hand and lower arm or loose all the hair on your head ! This is the condition made famous by the movie Flashback !
Finally, All iron / steel metals at that location are doomed ! Please Take the time to google High Temperature Hydrogen attack and Hydrogen and/or Steam Embrittlement !
This is where I strongly recommend that you go to Rocketstoves.com to download A PDF Copy of the Brand New 3rd Edition of rocket mass heaters !
For the good of the craft! Big AL
Dan Stolarczyk wrote:Have you thought of adding a secondary air inlet along the top of your firebox? That helps add a vortex and increases heat production (from what I have read, I haven't tried it).
That's what the tubes are for, underneath the firebox 'tray' - well, in theory, anyway.
What temps are you getting on top of the tank and on the exhaust?
I only have a cheap (£5/$7) temperature meter from China, which is supposed to measure up to 1500 deg.C but the display gets confused when over 200 - so I can't measure the top temp. It's enough to burn the paint off, that's for sure ...
The exhaust is 150 deg.C when leaving the tank, 100 just prior to exiting through the window.
david james wrote:I just want to say thank you so much. I didn't think I'd be able to build one of these this winter, but I have almost the all the exact same scrap around and your post has given me just enough details to try to build one. I just need a beater to get me through one winter. Can I ask you a few questions? How does your ash box work? Can you show me a picture of that opening? Is it possible you could take a picture with a tape measure in front of the firebox opening? Are the pipes inside the insert for the firebox for air intake? Do they go all the way back, or how far? Can you show me a picture of your inside exhaust install? What is fire cement and where can I get it? Thank you.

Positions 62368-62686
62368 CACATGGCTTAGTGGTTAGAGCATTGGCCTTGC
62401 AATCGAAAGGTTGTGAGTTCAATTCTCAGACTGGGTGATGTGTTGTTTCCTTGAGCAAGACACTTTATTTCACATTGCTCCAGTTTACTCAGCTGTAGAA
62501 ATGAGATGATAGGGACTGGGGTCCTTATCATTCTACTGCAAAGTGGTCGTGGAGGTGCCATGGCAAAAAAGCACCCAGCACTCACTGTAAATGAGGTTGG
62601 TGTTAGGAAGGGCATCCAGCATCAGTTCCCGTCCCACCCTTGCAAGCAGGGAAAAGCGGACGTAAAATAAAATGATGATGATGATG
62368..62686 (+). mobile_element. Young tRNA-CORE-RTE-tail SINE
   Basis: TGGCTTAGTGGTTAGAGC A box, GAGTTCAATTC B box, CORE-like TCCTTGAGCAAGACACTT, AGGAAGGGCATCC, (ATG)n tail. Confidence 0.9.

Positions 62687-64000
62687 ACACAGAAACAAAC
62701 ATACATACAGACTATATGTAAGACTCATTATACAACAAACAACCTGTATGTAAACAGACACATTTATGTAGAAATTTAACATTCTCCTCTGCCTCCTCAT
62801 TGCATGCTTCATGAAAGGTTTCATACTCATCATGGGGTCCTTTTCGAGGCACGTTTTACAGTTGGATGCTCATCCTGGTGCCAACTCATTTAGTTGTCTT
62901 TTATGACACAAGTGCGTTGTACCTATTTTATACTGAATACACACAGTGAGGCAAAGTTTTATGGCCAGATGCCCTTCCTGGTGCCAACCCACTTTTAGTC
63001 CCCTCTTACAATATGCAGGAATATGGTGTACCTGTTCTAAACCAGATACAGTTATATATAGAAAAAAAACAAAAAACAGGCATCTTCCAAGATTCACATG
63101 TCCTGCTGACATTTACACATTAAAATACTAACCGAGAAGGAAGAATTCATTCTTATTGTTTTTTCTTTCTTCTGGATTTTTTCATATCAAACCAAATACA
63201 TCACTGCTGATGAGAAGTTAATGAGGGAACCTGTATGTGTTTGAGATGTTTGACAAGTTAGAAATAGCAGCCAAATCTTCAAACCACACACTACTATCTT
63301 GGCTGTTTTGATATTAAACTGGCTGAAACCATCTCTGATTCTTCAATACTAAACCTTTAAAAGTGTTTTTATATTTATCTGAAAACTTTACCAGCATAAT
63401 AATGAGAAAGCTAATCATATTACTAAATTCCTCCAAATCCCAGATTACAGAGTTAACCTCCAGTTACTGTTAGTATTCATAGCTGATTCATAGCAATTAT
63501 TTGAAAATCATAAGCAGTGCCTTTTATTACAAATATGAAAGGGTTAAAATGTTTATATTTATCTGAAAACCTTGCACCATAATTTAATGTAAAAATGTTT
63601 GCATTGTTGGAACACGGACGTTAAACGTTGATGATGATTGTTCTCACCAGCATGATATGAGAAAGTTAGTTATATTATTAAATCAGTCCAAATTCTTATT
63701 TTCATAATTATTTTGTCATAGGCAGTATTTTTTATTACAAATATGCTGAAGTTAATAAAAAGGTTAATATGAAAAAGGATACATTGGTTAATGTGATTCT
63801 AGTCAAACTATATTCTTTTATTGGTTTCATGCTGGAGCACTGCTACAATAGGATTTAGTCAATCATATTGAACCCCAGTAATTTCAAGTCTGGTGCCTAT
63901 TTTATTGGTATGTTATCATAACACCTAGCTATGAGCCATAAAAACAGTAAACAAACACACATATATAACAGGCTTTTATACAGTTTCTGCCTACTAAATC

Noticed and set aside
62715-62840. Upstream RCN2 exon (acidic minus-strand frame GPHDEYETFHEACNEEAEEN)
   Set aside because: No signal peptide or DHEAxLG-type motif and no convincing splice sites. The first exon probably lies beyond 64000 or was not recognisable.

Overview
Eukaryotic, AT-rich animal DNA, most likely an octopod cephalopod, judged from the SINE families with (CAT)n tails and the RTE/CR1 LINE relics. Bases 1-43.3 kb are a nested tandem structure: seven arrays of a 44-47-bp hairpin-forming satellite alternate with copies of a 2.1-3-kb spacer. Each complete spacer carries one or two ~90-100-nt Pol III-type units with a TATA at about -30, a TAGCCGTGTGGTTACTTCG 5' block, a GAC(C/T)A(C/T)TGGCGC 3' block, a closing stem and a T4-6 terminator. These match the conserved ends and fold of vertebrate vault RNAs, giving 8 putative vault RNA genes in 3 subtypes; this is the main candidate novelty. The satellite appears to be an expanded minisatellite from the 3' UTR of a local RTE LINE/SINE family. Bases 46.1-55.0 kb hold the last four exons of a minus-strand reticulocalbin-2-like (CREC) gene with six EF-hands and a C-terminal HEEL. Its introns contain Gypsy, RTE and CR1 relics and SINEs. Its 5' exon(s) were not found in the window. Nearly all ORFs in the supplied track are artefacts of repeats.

I'm more than happy to give you measurements - but I really feel the need to say that I didn't 'design' this thing with any accuracy or any proportions in mind - I just knocked it up as quickly as possible to get some heat for this winter.
My thinking was to have a BIG firebox so that I could feed pallet wood in big chunks rather than feed thin sticks regularly, and to use a smaller diameter riser tube than the exhaust, to hopefully get some kind of venturi effect (maybe). The perlite insulation isn't brilliant at all - there are much better ways of insulating a riser tube than what I've done - but I had the 6" tube offcut and I had the perlite - so that's what I used.
Q's in reverse order:
Fire cement - builder's supplies. Every country's different - in the UK, one such chain is called 'Wickes'.
Here's a shot of the exhaust outlet. Because I needed to weld a thin wall s/s tube with an arc-welder, I started by making a couple of internal 'collars' and 'blobbed' weld metal onto the edges in order to double the wall thickness - so that when I came to weld the tube to heavy gauge mild steel, I was welding metals of roughly equal thicknesses. A bodge - but one which worked. I've drawn red marks to show one collar which is difficult to see otherwise.